If you’re hoping the hype surrounding the Hirshhorn Museum’s “Yayoi Kusama: Infinity Mirrors” exhibition will die down soon, think again.
Here are a few tips on what to expect and how to prepare:
Go during the week and arrive on time. The best time to visit the exhibition is usually at 10 a.m. on a Tuesday or Wednesday, said museum spokeswoman Allison Peck. Given the crowds on weekends, it can take two to three hours to see all six of Kusama’s kaleidoscopic infinity rooms. Regardless of when you visit, the museum recommends you arrive at the time printed on your pass.
Leave large bags at home. Visitors form lines outside the museum based on their entry time, but once you’re inside, you have to line up again to enter the actual exhibition. If you take a detour to store a bag, you're going to lose your place in line. Don’t worry about your purse or coat appearing in photos. You’re asked to drop those by the door before heading inside a room.
Eat before you go. Outside the Hirshhorn, there’s a pop-up cafe by local gelato and coffee shop Dolcezza, but the museum operates like an airport when it comes to bringing liquids inside. If you bring a water bottle, you’ll be asked to throw it away or empty it out. You can’t eat inside the building, so don’t plan to nibble on snacks while you're in line.
Prepare to be inside each room for only 20 to 30 seconds. The Hirshhorn limits how much time you can spend inside each installation. On Sunday afternoon, that time was limited to 20 to 30 seconds, a short amount for those who want to snap photos and lose themselves in the mirrors. Some resourceful visitors made the most of their time by getting their camera up and ready before the doors even swung open.
Go in groups of two or three. “When you enter one of the infinity rooms, it’s not so much the visual repetition that stuns you,” wrote The Washington Post's Philip Kennicott. “Rather, it’s the solitude.” Not anymore. Given the large crowds, the museum asks visitors to enter the installations in groups. If you're visiting alone, that could mean experiencing them with strangers, who might be disruptive, taking selfies or making Boomerang videos. (Even worse: They might request a photo. In 20 seconds, one of my colleagues was asked to take not one, but two photos of a fellow museum-goer.) Go with people you know, and set ground rules about photos before stepping in.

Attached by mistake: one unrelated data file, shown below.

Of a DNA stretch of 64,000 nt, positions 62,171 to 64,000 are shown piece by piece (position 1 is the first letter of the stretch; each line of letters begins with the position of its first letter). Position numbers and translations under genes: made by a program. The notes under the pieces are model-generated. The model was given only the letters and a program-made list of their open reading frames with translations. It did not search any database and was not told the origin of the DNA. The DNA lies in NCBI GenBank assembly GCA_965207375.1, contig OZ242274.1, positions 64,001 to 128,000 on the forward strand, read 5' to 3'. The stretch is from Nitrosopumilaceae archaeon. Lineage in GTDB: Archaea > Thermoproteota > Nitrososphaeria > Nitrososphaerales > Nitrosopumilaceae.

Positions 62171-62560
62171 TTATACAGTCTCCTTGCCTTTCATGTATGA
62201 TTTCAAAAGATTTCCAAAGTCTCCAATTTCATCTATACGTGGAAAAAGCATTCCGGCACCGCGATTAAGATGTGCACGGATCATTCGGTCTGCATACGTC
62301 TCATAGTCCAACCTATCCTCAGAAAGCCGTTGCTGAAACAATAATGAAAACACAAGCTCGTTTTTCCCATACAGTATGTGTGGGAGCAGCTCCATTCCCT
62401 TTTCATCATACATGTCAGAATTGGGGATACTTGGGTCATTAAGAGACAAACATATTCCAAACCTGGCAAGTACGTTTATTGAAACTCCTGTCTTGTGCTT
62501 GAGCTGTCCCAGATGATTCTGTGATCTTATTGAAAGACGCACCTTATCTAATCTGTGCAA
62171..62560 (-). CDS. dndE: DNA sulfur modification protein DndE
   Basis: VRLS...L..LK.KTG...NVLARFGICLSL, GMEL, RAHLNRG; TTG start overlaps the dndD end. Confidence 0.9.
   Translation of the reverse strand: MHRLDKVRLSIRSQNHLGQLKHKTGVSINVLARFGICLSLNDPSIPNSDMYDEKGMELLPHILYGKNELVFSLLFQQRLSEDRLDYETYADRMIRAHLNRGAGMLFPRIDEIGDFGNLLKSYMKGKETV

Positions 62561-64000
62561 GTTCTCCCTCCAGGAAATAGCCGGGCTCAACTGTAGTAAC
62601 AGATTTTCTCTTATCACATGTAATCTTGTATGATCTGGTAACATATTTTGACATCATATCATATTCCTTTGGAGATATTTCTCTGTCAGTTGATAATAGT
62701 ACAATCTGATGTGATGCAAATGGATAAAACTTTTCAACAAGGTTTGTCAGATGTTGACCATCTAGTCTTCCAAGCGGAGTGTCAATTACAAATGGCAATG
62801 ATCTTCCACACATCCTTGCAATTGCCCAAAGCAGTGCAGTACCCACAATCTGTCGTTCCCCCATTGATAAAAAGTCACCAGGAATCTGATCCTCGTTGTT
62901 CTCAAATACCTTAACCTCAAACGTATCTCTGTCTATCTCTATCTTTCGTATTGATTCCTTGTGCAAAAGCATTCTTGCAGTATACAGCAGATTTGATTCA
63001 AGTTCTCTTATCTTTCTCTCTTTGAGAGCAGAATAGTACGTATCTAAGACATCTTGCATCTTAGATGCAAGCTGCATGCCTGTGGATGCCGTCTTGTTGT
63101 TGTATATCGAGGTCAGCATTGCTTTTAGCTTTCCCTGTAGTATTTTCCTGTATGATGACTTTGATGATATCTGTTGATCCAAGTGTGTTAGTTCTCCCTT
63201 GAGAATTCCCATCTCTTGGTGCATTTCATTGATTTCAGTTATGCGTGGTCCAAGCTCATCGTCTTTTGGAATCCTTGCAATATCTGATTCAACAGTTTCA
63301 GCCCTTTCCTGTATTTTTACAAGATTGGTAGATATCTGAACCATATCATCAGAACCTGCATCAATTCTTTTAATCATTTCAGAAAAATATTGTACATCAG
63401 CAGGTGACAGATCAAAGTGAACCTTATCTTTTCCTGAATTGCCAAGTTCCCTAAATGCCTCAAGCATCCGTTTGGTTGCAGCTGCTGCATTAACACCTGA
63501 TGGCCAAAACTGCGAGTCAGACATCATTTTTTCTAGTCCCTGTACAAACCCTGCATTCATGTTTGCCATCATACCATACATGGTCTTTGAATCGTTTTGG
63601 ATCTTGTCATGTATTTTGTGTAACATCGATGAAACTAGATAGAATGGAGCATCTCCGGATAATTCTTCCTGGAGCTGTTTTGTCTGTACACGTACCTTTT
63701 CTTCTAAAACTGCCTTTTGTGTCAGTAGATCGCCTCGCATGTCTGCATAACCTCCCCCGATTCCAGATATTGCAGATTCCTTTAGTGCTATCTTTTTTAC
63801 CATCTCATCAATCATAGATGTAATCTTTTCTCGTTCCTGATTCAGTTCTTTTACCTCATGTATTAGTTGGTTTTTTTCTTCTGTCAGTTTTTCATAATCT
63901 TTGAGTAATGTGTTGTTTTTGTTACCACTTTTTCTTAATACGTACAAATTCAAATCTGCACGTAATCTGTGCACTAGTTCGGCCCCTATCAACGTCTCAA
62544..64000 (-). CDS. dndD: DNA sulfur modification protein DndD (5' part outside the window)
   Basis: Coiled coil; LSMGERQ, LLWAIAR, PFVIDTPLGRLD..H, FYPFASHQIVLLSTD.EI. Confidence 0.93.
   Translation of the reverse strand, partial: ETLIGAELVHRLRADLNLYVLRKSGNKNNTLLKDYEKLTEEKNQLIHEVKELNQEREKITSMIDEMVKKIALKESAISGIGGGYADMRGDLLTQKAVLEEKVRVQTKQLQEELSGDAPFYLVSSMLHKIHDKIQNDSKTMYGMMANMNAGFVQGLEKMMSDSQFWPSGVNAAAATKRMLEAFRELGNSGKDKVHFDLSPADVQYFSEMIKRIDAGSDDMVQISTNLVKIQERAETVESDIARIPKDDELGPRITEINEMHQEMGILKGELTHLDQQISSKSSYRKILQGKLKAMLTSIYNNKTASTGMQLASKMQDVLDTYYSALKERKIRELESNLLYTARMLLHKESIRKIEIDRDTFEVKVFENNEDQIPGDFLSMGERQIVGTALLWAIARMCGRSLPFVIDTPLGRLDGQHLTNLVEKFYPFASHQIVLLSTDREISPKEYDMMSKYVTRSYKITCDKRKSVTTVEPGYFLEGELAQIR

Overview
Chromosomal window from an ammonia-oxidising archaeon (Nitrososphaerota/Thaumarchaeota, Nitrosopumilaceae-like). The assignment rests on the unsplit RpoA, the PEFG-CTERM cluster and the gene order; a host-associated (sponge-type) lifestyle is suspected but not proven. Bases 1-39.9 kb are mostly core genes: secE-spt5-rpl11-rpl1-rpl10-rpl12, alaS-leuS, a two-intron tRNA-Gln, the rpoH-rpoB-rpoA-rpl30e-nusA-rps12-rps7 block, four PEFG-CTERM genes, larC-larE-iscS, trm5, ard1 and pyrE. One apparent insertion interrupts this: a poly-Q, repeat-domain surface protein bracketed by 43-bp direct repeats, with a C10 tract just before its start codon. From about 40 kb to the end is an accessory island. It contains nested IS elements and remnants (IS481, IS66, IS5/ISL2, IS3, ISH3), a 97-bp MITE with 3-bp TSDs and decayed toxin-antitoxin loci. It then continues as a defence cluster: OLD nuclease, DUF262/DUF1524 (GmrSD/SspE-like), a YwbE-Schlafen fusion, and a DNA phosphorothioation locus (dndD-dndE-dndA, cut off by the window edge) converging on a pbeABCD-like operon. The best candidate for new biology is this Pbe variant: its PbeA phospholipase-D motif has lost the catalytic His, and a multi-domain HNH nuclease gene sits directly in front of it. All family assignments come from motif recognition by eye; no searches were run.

Wear comfortable shoes, because you’ll be standing for a while. Here’s how the lines worked on Sunday afternoon: You lined up outside and were allowed in at your entry time. Then you lined up inside, right by the exhibition’s entrance. That line led to another line that was farther inside. After that, you were allowed into the actual exhibition, where you had to get in even more lines for the individual installations. You can ask museum staff for a stool — though I didn’t see anyone resorting to this — and you’re not allowed to sit on the floor. Picture a weekend trip to Trader Joe’s, but with lots of cameras and no one holding a sign that says “The line starts here.”
Figure out which rooms you want to see most, and visit those first. The exhibition has a natural flow, but you don’t have to see each installation in consecutive order. On Sunday, the immersive installations had much longer lines than those viewed through a peephole. The non-infinity-room parts of the exhibition, meanwhile, were being used mostly as a walkway from one installation to the next. If you're with a group, take turns and get a full understanding of Kusama’s work: One person can wait in the longer line while the other explores the rest of the exhibition.
Give full disclosure to whoever is accompanying you. Taking a buddy to check out an exhibition is usually a lax affair. But this isn’t your typical museum experience. During peak times, you’ll probably wait in line for an hour or two, only to spend a few minutes inside the actual infinity rooms. If you’re going with friends who’ve never heard of Kusama — or don’t have Instagram — explain what may lie ahead. This also probably isn’t the ideal setting for a first date, particularly on weekends. People can get testy, and what should be a contemplative experience can at times become surprisingly stressful.
This post has been updated.